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Cobham clears hurdle in bid for Ultra Electronics

Ultra Electronics displayed its Orion X510 radio at the US Navy League's Sea-Air-Space Exposition in April 2022. The radio enables deployed forces to share data. (Janes/Marc Selinger)

UK Secretary of State for Business, Energy, and Industrial Strategy (BEIS) Kwasi Kwarteng is “minded to accept” the legally binding commitments that Cobham Group has offered to make, to address national security concerns about its proposed acquisition of Ultra Electronics, the UK government announced on 23 June.

Kwarteng will not make a final decision on Cobham's commitments, or “undertakings”, until a public comment period ends on 3 July, the government said. Although Cobham and Ultra are both based in the UK, Cobham is owned by a US private equity firm Advent International, which has faced criticism for divesting several Cobham businesses.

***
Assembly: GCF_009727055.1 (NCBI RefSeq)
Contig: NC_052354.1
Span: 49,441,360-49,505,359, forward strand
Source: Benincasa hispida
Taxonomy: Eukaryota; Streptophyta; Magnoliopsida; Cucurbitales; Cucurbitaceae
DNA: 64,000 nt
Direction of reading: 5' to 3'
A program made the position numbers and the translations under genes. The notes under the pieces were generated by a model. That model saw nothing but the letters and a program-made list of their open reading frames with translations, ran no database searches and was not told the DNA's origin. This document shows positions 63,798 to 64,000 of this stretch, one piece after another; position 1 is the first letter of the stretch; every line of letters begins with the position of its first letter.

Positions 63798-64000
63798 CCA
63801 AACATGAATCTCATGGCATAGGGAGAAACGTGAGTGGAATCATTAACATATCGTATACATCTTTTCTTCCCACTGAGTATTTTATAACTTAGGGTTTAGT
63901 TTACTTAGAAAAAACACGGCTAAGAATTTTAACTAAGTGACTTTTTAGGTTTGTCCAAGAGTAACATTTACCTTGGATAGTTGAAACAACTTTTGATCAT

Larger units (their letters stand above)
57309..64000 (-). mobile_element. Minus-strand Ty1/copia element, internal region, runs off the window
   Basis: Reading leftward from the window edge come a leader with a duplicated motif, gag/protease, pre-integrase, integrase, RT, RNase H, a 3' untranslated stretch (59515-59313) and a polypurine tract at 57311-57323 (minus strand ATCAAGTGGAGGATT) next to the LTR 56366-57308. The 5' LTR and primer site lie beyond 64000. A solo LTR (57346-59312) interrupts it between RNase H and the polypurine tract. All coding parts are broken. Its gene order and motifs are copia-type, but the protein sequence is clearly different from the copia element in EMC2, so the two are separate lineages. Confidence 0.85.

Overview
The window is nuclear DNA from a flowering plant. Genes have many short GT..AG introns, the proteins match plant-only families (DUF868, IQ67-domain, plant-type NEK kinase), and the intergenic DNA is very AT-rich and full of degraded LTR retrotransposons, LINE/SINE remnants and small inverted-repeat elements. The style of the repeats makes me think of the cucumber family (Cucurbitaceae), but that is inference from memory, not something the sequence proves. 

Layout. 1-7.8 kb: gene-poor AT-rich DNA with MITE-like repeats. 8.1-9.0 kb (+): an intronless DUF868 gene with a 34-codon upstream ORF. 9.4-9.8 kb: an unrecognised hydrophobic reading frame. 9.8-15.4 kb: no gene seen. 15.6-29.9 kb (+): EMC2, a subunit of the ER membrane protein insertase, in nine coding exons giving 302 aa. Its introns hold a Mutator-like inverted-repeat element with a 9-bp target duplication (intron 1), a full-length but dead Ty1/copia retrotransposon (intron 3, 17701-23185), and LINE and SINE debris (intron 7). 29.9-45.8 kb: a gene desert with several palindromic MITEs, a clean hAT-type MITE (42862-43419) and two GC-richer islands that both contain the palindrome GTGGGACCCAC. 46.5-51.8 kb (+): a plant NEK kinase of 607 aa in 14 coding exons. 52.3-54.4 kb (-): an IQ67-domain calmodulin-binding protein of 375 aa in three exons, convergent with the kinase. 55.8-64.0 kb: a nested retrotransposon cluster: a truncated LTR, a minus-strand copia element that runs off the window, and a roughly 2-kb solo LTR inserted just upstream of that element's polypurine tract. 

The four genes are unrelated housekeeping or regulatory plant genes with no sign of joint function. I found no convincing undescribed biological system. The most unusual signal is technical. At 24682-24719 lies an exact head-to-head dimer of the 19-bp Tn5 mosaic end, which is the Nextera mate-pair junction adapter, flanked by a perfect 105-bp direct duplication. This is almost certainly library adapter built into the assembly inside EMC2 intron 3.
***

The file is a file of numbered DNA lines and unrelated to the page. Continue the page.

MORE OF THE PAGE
Cobham's proposed undertakings include creating two UK legal entities, or SecureCos, to encompass Ultra UK facilities that perform sensitive work for the UK government; placing a government representative on each SecureCo board of directors to oversee any disinvestment or divestment of sensitive capability; giving the government the right to approve the articles of association of each SecureCo; and enabling the government to transfer ownership of the SecureCos to itself or a third-party on national security grounds.

“We have always been clear about our unwavering commitment to ensuring that UK's national security is protected and believe these very extensive and robust undertakings will do just that,” Cobham chairman Shonnel Malani said.

Cobham has offered GBP2.6 billion (USD3.2 billion) for Ultra, saying that the combination would create a “global defence electronics champion”. The UK government has been scrutinising the proposed transaction since August 2021.

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